Brett Lawrie crossed the line when he threw his batting helmet at an umpire.
The Tuesday Takeaway Brett Lawrie can hit, and the 22-year-old is rapidly learning how to pick it at the hot corner. But the questions about his makeup that led the Brewers to ship him to the Blue Jays in a one-for-one deal that brought back Shaun Marcum reared their ugly heads again last night in an incident that is likely to result in a suspension.
At the plate with nobody on and one out in the bottom of the ninth inning, with Toronto trailing Tampa Bay 4-3, Lawrie worked the count to 3-1. Then, home plate umpire Bill Miller clearly gipped him of a walk, calling a Fernando Rodney fastball that crossed the plate at least four inches outside a strike. The payoff pitch was a changeup that threatened the upper fringe of the zone but stayed an inch or so too high. Miller rang Lawrie up, and—moments later—the young third baseman seemed ready to ring the ump’s bell.
The Astros don't know if and when the future Hall of Famer will pick them, but their season depends on it.
However, Biggio makes a good point when he suggests Roger Clemens as a topic of conversation. As much as the Astros try to downplay it, the absence of the Rocket looms over them at all times, especially after getting out of the gate with a 10-15, which puts them 6 ½ games off Milwaukee's pace in the National Leauge Central. "It's always there," Biggio acknowledged. "But we can't focus on Roger. Nobody knows for sure what he is going to do. We can't just float along and wait for him to save us. We have to concentrate on winning games and if Roger comes back to us, he comes back. Hopefully he does, but we can't sit here and count on it."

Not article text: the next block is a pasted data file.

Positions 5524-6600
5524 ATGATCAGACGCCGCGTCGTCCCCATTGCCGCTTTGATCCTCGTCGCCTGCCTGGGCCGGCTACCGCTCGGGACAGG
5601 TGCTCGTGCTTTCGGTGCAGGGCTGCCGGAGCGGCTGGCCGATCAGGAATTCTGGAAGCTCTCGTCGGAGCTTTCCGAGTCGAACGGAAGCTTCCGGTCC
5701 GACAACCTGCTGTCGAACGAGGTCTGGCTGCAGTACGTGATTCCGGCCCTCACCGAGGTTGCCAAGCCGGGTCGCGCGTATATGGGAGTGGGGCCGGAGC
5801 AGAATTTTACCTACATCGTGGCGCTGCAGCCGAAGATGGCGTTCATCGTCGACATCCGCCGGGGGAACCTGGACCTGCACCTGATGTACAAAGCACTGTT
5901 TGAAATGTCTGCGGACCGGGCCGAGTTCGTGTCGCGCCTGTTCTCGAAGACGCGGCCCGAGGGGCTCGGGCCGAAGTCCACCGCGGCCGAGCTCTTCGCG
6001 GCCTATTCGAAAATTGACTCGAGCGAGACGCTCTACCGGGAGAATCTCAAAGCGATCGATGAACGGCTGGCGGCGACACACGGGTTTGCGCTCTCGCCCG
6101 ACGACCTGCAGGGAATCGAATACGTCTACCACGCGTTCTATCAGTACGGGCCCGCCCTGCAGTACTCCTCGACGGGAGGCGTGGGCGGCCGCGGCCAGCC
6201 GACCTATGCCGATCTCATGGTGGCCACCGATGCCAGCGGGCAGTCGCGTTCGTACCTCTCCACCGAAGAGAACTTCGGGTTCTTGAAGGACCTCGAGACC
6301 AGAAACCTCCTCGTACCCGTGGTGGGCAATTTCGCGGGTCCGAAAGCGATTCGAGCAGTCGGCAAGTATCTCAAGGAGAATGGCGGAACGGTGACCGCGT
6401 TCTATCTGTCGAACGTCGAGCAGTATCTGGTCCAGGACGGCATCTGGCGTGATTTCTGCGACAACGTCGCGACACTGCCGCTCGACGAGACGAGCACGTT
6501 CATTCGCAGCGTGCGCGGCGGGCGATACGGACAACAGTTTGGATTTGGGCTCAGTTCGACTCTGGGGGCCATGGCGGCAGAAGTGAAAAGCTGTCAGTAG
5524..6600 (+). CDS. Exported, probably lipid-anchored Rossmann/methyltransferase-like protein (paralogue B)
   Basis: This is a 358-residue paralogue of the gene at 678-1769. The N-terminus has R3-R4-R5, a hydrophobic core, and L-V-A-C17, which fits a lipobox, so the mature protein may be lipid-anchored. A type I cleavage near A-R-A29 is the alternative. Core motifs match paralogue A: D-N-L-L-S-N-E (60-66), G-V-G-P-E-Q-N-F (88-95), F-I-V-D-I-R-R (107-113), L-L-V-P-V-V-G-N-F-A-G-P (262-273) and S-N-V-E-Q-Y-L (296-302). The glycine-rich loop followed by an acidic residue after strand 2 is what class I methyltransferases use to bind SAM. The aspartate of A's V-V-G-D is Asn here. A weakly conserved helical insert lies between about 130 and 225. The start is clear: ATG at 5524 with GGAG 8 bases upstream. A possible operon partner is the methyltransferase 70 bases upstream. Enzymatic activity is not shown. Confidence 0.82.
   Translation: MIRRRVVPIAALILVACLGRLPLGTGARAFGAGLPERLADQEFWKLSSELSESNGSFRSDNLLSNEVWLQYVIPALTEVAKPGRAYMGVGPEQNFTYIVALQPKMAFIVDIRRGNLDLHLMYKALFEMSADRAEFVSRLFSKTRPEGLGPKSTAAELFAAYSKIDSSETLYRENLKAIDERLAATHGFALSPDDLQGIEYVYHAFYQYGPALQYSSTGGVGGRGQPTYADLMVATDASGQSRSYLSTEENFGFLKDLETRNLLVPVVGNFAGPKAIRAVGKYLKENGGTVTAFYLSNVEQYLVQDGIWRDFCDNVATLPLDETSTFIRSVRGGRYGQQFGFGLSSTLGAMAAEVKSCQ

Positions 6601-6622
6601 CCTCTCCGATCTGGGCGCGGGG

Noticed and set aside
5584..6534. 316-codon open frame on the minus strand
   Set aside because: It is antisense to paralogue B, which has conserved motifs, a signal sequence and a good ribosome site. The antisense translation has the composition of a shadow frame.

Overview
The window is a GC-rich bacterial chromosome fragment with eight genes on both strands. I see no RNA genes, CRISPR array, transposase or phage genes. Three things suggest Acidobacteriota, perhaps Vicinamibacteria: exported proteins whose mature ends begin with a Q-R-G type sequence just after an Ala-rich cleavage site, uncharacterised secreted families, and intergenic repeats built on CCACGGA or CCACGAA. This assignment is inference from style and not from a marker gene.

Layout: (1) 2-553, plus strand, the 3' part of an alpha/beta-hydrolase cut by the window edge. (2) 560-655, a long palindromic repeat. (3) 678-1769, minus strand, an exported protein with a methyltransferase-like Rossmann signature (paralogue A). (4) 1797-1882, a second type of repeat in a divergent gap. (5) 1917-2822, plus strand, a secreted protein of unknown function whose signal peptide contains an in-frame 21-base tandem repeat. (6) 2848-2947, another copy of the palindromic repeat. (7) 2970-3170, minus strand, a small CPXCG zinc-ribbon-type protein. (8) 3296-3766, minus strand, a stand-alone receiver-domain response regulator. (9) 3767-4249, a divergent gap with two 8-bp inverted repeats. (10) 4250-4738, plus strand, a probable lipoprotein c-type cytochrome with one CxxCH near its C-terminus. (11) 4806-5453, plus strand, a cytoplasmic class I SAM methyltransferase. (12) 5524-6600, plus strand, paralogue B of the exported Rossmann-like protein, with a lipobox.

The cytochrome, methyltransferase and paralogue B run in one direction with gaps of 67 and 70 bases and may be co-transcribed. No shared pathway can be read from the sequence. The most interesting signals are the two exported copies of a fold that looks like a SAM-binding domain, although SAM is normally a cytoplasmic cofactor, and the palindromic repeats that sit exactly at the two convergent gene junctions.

For the second straight season, Clemens is going to wait until sometime in May to decide whether he will come back and pitch a partial season in the major leagues, or if this is the year he finally decides to retire. Last year, he chose to play a 23rd season, the third for his hometown Astros, not making his first start until June 22 (after three minor-league tune-ups). He nearly lifted them into the National League playoffs by posting a 2.30 ERA in 19 starts, helping the Astros make a late charge before finishing 1 ½ games behind eventual World Series winner Cardinals in the NL Central.
SAN FRANCISCO GIANTS
The Giants page at ESPN.com currently features the headline, "Alou Still Believes in Tomko." Alou also believes in the lone gunman theory, that the Beatles reunited to record "My Sharona," and that "Joe Sheehan" is just another one of Joyce Carol Oates' pen names. He may even be right about one or two of these things but not about Tomko, who has pitched in 212 career games and has seen more balls get whacked than the kid who got held back twice at the boys' school. At this point, waiting for a turnaround is an act of blind faith equivalent to eating McSushi. Despite (or perhaps because of) the name on the label, you know that things can't turn out well. Tomko is symbolic of the problems with the Alou/Giants approach this year: on both sides of the ball they've wasted precious resources on automatic non-contributors. Perhaps at times they didn't have any other options, but that's the whole point of team-building: what you don't have, you try to find, as opposed to pretending that your Tomkos will somehow learn to be Marichals. GRADE: C+
The Rockies are going nowhere fast, but it's hard to get very upset about it because my town is finally getting a Papa John's. Consuming a Domino's pizza is akin to chewing a very salty tire, so we've stuck with the local product for years, most of it of variable quality. "Variable quality" also describes the CRockies, who in the first half have gotten Matt Holiday and Aaron Milesoff to major league careers--for what that's worth given the former's lack of real production and the latter's age and lack of plate discipline--as well as salvaged Joe Kennedy, probably the most impressive stroke of all. As for the second half, perhaps Ian Stewart will get a shot at Visalia, or--dare we hope!--double-A. For the mnemonically impaired: Ian Stewart is the Rockies' third base prospect. Ian Anderson was the singer-flautist in Jethro Tull, while Dave Stewart was the male half of the Eurythmics. Golly, why didn't those two guys ever record together? GRADE: D
NATIONAL LEAGUE WEST
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